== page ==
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vrijdag, mei 18, 2012

Organic Farming Inspires Gaming's Latest Kickstarter Success

Jane Jensen at home in Lancaster County, Pennsylvania.
Image: Pinkerton Road

When she launched her new game studio, Jane Jensen had to look no further for inspiration than her own doorstep.

?My husband and I have been into organics for a few years,? she said to Wired earlier this month. ?When we lived in California, we belonged to a CSA,? community-supported agriculture. ?You subscribe to a small organic farm and get a basket of their latest produce every week.? CSAs cut out the middleman and put consumers directly in touch with their local food growers.

When Jensen and her husband Robert Holmes lived in California in the 1990?s, they worked for Sierra, the birthplace of the point-and-click adventure game. Jensen co-designed the fondly-remembered King?s Quest VI in 1992 before creating the Gabriel Knight trilogy, a unique series of dark M-rated adventures that gave Jensen her own loyal fan base.

Jensen continued to develop adventure games after the fall of Sierra, but finding the funds to create these author-driven games, considered niche in the post-King?s Quest market, is difficult. Reading an article in an issue of Entrepreneur magazine, Jensen and Holmes found that other businesses were adopting the CSA model: artisanal sheep?s wool, gourmet ice cream.

Why not videogames?

In April, Jensen and Holmes launched their new studio Pinkerton Road, dedicated to the ?community-supported gaming? model. A Kickstarter soon followed. Unlike most crowdfunding drives, Jensen?s isn?t asking supporters to back one particular game. She?s asking them to become members of the first year of the CSG?s life, during which they will receive benefits in accordance with their donation levels.

Concept art from Moebius, the first game from Jane Jensen's studio Pinkerton Road.
Image: Pinkerton Road

Pinkerton Road will release at least one game during this ?season.? Fans voted on which of three PC game designs they?d like to see realized by the master storyteller, choosing a game called Moebius. It?s a Gabriel Knighty game about an antiquities dealer drawn into a globe-spanning, deadly conspiracy.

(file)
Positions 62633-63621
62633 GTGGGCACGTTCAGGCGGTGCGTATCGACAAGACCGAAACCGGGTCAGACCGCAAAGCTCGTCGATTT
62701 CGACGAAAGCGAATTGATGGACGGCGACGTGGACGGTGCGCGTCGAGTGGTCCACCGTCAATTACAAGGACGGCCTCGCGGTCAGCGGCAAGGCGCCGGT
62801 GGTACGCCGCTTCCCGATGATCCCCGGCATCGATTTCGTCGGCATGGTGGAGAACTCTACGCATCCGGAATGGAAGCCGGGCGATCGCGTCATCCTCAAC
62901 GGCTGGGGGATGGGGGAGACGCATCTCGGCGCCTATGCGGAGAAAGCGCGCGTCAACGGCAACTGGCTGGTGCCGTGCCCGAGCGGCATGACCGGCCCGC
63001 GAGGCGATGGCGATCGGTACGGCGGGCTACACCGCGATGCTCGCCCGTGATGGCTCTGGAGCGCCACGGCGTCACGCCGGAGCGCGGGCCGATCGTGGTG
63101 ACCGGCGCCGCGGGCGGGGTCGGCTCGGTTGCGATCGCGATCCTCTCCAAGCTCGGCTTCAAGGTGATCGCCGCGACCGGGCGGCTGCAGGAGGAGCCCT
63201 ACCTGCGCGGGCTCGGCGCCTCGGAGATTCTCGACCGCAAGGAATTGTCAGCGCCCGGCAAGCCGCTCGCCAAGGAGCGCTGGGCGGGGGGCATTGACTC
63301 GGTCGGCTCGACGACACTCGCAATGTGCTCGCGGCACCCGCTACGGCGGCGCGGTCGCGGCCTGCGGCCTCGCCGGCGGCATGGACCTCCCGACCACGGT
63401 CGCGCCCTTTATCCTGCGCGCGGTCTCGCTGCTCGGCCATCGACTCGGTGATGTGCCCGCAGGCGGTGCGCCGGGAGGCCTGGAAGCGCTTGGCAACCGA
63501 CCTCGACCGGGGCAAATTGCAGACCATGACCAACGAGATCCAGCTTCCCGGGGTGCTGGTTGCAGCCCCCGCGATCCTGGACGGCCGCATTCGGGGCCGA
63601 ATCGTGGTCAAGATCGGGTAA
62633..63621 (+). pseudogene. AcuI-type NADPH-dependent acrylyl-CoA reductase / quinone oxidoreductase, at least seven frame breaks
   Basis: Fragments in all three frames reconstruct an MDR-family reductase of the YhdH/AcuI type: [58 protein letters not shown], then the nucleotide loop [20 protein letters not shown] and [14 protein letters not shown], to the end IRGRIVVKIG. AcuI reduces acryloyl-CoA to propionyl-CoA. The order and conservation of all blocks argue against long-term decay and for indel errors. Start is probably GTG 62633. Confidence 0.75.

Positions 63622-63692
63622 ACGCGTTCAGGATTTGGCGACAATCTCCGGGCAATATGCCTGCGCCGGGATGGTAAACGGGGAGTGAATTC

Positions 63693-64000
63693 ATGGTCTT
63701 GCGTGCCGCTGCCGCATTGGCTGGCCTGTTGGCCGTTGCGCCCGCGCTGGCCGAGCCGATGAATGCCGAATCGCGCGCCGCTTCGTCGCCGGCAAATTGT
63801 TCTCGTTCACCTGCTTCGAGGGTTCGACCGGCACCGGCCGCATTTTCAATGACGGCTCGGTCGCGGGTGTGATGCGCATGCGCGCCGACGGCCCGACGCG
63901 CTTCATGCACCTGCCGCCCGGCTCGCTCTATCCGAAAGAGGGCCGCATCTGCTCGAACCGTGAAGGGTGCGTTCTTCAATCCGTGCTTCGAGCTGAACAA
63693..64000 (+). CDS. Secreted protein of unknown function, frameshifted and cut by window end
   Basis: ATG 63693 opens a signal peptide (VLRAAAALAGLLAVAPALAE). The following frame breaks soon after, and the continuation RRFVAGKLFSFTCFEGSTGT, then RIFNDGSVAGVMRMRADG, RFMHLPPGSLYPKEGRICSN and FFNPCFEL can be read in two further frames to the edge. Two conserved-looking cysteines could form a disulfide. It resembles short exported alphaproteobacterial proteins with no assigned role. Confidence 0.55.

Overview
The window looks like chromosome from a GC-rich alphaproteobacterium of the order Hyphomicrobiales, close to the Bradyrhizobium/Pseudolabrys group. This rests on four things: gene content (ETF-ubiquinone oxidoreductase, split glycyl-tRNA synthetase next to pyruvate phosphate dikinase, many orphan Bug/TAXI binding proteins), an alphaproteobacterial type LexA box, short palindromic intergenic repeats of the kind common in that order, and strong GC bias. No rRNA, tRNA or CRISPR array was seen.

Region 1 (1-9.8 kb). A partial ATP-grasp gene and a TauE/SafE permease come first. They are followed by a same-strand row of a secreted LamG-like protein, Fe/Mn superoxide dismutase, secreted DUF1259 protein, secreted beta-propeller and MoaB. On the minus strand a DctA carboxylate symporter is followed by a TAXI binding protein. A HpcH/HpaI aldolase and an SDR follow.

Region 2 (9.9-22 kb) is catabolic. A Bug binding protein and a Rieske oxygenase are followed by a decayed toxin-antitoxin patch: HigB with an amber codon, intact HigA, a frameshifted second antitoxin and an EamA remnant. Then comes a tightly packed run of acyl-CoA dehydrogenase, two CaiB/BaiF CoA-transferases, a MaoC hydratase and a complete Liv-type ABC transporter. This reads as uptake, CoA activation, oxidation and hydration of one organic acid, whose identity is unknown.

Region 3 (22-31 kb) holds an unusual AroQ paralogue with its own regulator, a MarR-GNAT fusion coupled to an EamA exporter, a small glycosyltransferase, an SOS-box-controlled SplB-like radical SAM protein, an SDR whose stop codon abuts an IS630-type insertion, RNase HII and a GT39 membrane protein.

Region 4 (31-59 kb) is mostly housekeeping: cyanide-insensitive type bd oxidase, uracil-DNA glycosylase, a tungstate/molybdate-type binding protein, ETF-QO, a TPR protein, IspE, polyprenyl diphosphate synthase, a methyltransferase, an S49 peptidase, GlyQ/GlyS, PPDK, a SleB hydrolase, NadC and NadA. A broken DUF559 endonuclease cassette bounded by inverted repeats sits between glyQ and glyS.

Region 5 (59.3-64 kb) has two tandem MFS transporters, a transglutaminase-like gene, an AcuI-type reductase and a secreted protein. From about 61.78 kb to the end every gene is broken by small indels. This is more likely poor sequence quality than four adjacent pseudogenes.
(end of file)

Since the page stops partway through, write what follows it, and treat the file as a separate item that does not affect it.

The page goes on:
Just what the fans have been clamoring for. But can adventure games grow beyond that?

?There?s a certain new audience that we want to reach that probably would not be very tolerant of some of the classic adventure game mechanisms,? Jensen said. So she?ll create a ?casual? difficulty setting that features more ?hand-holding.? The objectives will be more clearly stated, spots on the screen that you can interact with will be highlighted.

?At the same time, people are nostalgic for these classic games, and as a designer I?m nostalgic for them,? she said. So the ?unabridged? version of Moebius should be the sort of challenge that adventure game die-hards crave. ?I don?t believe in making puzzles pointlessly hard,? she says, but adds that ?it?s kind of like ?no child left behind? ? if you always have to go for the lowest common denominator, things can be so obvious that a relatively intelligent person finds no challenge in it whatsoever.?

Fans who donate to the Kickstarter or become a CSG member later via PayPal will get ?a virtual seat in the studio,? Jensen says, although she adds that ?what that means to them and what that means to me might be different.? They will elicit feedback from fans, letting them beta-test the game and choose between different character design concepts. But ultimately, Jensen says, she and her team will decide whether or not to address fans? comments and ideas.

Pinkerton Road isn?t funded entirely by Kickstarter; Jensen said that she hopes to get more funding from angel investors and that a second game has been funded by an outside publisher. Going to Kickstarter, though, has put Pinkerton on the fast track to finishing games sooner and with more artistic freedom.

The Kickstarter campaign ends Saturday; nearly $400,000 has been pledged thus far. Two excited fans have pledged $10,000 each for a personalized studio tour of the Pinkerton Road farm and an audience with Jensen.

?It is kind of strange if you think about it,? said Jensen of the top tier donations. ?I probably wouldn?t spend that kind of money for something like that.?

Source: http://feeds.wired.com/~r/wired/index/~3/P_c52Aku4zU/

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